Stress Urinary Incontinence: Having Midurethral Sling Surgery

Side view cross section of female pelvis showing midurethral sling.To help treat stress urinary incontinence (SUI), your surgeon may do midurethral sling surgery. A “sling” of tissue is placed under the urethra. The sling (tape) is made from a mesh of artificial material. When the tension of the tape is changed, urine should no longer leak. Your surgery will take about 60 minutes. You will be asked to do some things at home to get ready for surgery. Below are guidelines to help you get ready. If you have any questions, call your nurse or doctor.

How should I prepare for surgery?

The weeks before surgery

  • Have any tests that your doctor orders.

  • Tell your doctor about aspirin and other medicines, vitamins, or herbs you take. Ask if you should stop taking them before surgery.

  • Stop smoking to help lower your risks during surgery.

  • If you have been given any prescriptions to fill, do this before surgery.

The night before surgery

  • You may be asked to give yourself an enema. This cleans out your bowels for surgery. You’ll be told how to do it.

  • Follow any directions you are given for taking medicines and for not eating or drinking before surgery.

The day of surgery

Arrive at the hospital a few hours before surgery as directed. Have someone drive you there who can also stay during the surgery, and drive you home. At the hospital, the healthcare staff will take your temperature and blood pressure. In some cases, you may have tests. Then the healthcare staff will put in one or more IV (intravenous) lines. These lines give you fluids and medicines before, during, and after surgery. Some of your pubic hair may be removed. The staff may put tight stockings on your legs to help prevent blood clots.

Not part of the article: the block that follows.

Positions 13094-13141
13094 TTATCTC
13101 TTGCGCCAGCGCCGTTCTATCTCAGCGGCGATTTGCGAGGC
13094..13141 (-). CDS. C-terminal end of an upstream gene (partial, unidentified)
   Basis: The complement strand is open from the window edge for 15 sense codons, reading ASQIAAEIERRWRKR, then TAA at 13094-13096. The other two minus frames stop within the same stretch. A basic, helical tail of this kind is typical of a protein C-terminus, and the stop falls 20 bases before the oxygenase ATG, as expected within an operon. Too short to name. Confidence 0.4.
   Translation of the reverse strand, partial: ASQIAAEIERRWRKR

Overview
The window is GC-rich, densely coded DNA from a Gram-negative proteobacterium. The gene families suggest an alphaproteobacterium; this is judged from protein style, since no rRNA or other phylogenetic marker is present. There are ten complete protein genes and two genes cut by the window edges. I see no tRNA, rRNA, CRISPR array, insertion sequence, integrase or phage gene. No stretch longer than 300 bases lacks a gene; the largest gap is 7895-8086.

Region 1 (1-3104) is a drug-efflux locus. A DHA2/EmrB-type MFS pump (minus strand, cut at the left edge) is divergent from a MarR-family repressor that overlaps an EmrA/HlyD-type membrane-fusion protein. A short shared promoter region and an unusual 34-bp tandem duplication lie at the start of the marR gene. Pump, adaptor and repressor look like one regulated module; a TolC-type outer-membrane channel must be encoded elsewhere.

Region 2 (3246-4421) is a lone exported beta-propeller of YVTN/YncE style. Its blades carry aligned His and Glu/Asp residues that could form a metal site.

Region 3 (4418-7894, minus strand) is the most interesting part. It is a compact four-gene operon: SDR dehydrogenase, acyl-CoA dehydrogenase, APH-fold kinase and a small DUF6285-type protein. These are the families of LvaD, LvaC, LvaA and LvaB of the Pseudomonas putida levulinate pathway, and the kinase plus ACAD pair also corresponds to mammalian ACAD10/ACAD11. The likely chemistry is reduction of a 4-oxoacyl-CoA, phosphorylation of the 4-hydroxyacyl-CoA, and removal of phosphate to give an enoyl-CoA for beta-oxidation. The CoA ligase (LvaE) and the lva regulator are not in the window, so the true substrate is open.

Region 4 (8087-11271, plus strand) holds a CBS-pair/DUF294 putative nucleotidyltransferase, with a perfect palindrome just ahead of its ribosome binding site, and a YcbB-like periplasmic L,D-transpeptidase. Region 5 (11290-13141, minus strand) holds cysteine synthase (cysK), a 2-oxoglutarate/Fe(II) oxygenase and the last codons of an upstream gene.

About anesthesia

To keep you pain-free during surgery, you’ll get anesthesia. General anesthesia lets you sleep during the surgery. Local anesthesia numbs the area that will be operated on. Before surgery, you’ll meet with the anesthesiologist or nurse anesthetist. He or she can tell you what kind of anesthesia you will get and answer questions you may have.

What happens during the procedure?

  • The surgeon will make 2 small cuts (incisions) in the lower part of your belly (abdomen), near the pubic hairline or in the inner upper part of your thighs. He or she will make another small incision in the front wall of the vagina.

  • The surgeon will work through the incisions to place the tape like a hammock under the urethra. The two ends of the tape emerge through the incisions.

  • If you’re given local anesthesia, your surgeon may tell you to cough so that the tension of the tape can be changed.

  • When the tension is changed, the ends of the tape are cut. They stay below the skin in the tissue of the abdominal wall. The healing process of the incisions holds the ends of the tape in place.

  • The surgeon will close the incisions in the abdomen and vagina with stitches (sutures).

What are the risks and complications?

The risks and complications of this procedure may include:

  • Infection

  • Bleeding

  • Risks of anesthesia

  • Blood clots

  • Damage to nerves, muscles, bladder, or nearby pelvic structures

  • Trouble urinating

  • Urinary urgency

  • Problems with sling (tape)